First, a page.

A map of China after the First Opium War
By JOHNSTON, A[lexander] K[eith] , 1844


  • Author: JOHNSTON, A[lexander] K[eith]
  • Publication place: Edinburgh
  • Publisher: W. & A.K. Johnston
  • Publication date: 1844
  • Physical description: Engraved map with one inset, with original hand-colour in outline.
  • Dimensions: 530 by 645mm. (20.75 by 25.5 inches).
  • Inventory reference: 16433


W. and A.K. Johnston was one of the UK’s major publishing houses during the 19th century. Brothers William and Alexander Keith Johnston learned their trade working f or the Scottish globe maker James Kirkwood. Subsequently they set up their own publishing business in Edinburgh. Their initial master stroke was to buy the the established Scottish publishing company, William Lizars. Lizars had expertise in making finely detailed engravings of natural history. As they gained expertise and scale, the Johnstons expanded into maps, atlases, globes and more.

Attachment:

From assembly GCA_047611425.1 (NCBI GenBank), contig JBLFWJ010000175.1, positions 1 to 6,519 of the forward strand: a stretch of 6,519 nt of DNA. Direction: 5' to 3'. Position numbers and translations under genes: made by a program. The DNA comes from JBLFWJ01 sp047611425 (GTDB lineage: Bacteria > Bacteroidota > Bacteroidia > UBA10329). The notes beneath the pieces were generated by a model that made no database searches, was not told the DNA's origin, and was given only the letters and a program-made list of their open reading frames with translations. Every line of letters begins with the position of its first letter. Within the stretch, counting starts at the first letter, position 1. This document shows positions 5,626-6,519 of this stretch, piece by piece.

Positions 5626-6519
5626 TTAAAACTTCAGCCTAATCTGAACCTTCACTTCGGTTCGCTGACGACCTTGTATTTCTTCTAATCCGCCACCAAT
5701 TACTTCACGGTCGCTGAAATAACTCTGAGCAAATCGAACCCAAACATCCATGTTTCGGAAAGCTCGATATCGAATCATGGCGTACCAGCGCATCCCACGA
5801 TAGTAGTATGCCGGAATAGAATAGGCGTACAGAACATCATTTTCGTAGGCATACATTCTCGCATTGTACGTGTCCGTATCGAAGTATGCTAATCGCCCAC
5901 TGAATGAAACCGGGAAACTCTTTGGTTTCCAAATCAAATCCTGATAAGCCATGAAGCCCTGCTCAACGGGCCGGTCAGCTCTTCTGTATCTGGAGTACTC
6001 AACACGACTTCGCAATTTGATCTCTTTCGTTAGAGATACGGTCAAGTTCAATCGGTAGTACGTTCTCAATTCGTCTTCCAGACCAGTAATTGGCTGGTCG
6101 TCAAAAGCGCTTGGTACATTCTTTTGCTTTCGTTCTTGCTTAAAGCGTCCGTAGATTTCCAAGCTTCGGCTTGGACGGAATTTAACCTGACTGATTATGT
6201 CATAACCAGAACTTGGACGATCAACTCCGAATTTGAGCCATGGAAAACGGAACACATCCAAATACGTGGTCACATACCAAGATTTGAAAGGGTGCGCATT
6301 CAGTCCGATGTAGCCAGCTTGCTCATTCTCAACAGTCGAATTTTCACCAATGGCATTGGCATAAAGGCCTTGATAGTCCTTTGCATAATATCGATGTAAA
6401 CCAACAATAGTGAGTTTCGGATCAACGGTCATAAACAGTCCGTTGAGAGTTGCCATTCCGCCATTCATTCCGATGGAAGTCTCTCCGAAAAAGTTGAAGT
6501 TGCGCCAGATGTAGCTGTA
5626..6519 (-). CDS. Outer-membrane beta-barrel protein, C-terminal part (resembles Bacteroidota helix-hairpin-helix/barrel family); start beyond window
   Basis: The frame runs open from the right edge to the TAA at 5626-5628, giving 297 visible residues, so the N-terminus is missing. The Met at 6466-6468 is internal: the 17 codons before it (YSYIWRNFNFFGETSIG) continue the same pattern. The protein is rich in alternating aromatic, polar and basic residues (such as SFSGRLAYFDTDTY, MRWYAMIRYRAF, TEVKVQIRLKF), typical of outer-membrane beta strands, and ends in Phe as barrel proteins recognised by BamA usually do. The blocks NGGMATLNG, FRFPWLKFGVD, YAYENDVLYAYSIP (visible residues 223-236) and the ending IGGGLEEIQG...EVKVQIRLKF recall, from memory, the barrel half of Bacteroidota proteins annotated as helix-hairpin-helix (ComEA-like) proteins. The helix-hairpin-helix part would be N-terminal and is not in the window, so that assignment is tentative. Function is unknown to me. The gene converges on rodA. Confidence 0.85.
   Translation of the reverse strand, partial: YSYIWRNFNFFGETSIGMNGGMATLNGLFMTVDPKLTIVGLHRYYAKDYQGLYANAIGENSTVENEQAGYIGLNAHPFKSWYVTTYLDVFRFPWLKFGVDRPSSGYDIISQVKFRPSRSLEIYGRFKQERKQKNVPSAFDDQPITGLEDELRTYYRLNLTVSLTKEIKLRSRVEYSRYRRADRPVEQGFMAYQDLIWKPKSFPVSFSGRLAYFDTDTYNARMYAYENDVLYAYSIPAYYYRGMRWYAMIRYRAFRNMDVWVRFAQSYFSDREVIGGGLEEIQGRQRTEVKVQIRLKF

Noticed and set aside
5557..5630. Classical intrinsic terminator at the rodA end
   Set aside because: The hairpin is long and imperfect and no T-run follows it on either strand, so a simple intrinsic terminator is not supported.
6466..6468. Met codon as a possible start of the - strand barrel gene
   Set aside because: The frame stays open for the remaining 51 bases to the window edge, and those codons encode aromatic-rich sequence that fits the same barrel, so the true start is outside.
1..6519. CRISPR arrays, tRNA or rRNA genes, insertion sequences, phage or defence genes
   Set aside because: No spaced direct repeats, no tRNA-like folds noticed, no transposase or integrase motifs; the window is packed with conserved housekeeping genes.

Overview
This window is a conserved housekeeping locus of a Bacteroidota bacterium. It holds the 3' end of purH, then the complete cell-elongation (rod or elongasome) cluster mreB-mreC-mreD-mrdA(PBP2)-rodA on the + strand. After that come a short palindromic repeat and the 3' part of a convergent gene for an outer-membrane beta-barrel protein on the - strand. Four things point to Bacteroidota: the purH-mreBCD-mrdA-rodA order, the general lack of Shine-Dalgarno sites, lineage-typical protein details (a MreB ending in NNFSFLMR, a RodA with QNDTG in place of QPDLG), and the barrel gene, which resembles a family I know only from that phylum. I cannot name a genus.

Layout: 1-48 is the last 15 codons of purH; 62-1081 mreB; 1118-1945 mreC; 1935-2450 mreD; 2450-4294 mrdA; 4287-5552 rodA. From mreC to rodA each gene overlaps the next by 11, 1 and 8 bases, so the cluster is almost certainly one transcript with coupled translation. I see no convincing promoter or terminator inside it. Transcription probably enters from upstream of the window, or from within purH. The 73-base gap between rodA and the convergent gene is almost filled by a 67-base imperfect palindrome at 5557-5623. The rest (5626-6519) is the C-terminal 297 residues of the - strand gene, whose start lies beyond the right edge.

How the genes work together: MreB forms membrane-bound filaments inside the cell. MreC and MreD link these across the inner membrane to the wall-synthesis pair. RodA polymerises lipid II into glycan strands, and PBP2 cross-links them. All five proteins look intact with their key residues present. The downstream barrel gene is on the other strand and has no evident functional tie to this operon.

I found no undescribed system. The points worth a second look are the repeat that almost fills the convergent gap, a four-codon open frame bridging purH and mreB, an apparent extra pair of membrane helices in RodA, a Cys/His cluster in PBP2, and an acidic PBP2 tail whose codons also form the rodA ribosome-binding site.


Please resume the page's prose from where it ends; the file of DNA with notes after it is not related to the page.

The Johnston firm became well known for high quality, accurate maps and atlases. In 1844, they published ‘The national atlas of historical, commercial, and political geography’, which contained 47 maps of countries and regions across the globe. This included the present map of China, against whom Britain had recently finished fighting the First Opium War (1839-1842). Anglicised toponyms appear across the map, as well as rivers, bodies of water and mountains, with relief is shown in hachures. In the upper left-hand corner is a larger-scale inset map showing the Canton River, now known as the Pearl River, with its many small islands and “shallow waters”. The surrounding lands of Tibet, Mongolia (“or Chinese Tartary”), Burma (“Birmah”), Vietnam (“Anam”) and Korea (“Corea”) are also identified on the map.